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Increased player retention and new rules for IPL - 7


(L to R) Chairman of Delhi Daredevils Ki

The new season of the cash-rich Indian Premier League is upon us. And this year, things might be a little different as the IPL governing council and the BCCI look to experiment and try to arrive at a fair consensus for the tournament going forward.

Now, IPL franchises could have two potent options at their disposal, that could see up to 8 of their core team members retained. The first is the on-going process of retention, albeit slightly altered, and the second is a unique, never-seen-before ‘Right to match’ card, which will be used by the teams during the auction.

The thinking behind this is quite clear – to help franchises retain as many players as possible in order to create loyalty and a brand value with increased longevity. However, the franchises might question the very approach being taken to convert that thought into reality.

The ‘Right to match’ card is a novel idea which was discussed at a recently concluded workshop in Singapore held by the BCCI, although it didn’t receive many takers. Three such cards will be available to all franchises during the auction.

The concept is simple – a card can be used by a franchise to buy-back a player (who, of course, was in that franchise in the previous edition), by matching the maximum bid in the auction. For example, if Gautam Gambhir is being bid at 2 million dollars on the floor by Royal Challengers Bangalore, Kolkata Knight Riders can merely hold up their ‘Right to match’ card, and buy him back at the prevailing bid price.

However, the franchises have voiced their concerns over this dodgy new system.

“It works for teams where players are asking for a big price [to be retained],” said an official who did not agree with the concept.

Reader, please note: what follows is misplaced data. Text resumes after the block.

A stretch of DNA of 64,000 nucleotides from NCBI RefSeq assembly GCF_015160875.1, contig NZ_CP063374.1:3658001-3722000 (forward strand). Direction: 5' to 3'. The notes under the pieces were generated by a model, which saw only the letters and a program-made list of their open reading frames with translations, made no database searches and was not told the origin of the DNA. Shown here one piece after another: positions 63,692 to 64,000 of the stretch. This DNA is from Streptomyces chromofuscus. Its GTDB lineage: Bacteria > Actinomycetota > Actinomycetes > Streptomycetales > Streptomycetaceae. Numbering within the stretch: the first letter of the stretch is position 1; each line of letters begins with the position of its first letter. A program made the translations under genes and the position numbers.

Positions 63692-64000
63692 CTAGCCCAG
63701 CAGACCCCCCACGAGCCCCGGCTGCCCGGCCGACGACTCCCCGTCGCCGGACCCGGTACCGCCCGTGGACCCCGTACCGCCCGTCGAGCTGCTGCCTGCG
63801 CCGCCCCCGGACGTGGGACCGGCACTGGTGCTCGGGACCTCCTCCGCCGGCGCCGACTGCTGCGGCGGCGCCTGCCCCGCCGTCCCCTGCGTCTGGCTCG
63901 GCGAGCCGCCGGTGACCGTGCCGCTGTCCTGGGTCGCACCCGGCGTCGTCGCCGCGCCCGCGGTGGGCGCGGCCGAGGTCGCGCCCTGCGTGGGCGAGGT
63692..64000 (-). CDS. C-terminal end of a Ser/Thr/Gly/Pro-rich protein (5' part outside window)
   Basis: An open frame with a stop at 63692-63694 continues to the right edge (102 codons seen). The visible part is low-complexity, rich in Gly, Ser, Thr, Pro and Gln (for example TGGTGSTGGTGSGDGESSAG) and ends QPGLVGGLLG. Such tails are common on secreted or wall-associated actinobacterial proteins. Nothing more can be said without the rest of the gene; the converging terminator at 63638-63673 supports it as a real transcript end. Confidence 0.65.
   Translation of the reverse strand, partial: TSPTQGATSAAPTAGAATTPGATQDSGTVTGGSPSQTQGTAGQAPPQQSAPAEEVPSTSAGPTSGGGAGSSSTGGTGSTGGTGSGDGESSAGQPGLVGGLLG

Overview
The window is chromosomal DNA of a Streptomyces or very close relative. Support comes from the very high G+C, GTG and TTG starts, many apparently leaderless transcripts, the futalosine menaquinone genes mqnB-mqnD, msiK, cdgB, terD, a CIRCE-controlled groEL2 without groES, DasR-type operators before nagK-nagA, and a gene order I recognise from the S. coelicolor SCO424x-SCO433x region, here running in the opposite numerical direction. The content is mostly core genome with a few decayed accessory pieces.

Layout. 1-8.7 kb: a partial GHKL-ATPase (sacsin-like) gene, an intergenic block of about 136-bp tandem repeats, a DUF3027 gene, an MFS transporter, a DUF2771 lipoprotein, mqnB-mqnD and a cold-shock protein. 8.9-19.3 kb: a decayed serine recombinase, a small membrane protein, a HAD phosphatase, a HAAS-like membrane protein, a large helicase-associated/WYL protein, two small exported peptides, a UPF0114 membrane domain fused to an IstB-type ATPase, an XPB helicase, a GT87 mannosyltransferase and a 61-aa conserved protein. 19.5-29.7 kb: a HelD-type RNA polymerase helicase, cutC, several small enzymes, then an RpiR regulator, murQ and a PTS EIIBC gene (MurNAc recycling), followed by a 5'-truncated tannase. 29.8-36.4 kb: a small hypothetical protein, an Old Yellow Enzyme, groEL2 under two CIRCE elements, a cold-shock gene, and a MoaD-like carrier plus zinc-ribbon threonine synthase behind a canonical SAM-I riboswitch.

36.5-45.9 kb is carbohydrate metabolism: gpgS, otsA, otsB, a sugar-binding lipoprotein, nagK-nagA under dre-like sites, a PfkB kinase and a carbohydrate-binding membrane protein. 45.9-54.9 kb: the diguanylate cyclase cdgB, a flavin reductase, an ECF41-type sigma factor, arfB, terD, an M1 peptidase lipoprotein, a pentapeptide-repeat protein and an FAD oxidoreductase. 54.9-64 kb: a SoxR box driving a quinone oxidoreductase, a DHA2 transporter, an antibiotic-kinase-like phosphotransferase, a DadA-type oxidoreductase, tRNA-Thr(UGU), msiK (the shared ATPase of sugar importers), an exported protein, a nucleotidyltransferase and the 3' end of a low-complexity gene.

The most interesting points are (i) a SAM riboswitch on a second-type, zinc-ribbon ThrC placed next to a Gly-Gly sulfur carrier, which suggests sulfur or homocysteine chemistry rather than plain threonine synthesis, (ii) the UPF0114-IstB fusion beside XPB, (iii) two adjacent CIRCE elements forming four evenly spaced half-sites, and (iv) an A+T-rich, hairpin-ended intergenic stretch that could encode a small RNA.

He felt it was unfair that a franchise, which had not participated in the bidding for a player, could walk away with that player only because of a ‘right to match’ card, when there were other teams actively involved in the bidding.

“If two franchises are locked in a bid to buy a player and then suddenly a third franchise comes and says he has the right to buy the player, you might end up paying more [in order to discourage teams from using the card].” A valid point, that.

Before we touch on the altered retention rule, a few fundamental changes have been brought about in the finances of this year’s auction as well. One key point to be noted this year – bidding will happen with Indian rupees, as opposed to dollars in previous auctions. Also, all teams are expected to have an increased kitty of 600 million rupees (approximately 10 million dollars compared to 9 million dollars in the earlier editions), and is likely to escalate by 10% each year.

The retention rule is pretty much the same, except that franchises can now retain 5 players compared to 4 in earlier editions. And the revised values for each retention are - Rs 125 million for the first player, Rs 95 million for the second, Rs 75 million for the third, Rs 55 million for the fourth and Rs 40 million for the fifth – making a total of Rs 390 million, leaving each team with Rs 210 million for bidding during the auction.

Each player signs a contract valid for 3 years, with the franchise reserving the right to release a player before the start of a new season. The squad has been trimmed down to 27 from 33, with only 9 foreign players compared to 11, earlier. Once change which is sure to excite domestic Indian players – all those who have played either first-class or List-A cricket will be eligible to compete in the auction for a spot in the 27-man squad of each franchise.

The venue for the seventh edition of IPL is yet to be decided, due to the impending general elections. The venue will be fixed once the dates for the elections are announced, reports suggest.

All these changes are mere suggestions and recommendations at this point in time, with the IPL governing council yet to ratify them. Whether they materialise or not, the seventh edition of the IPL promises to be an absolute cracker.

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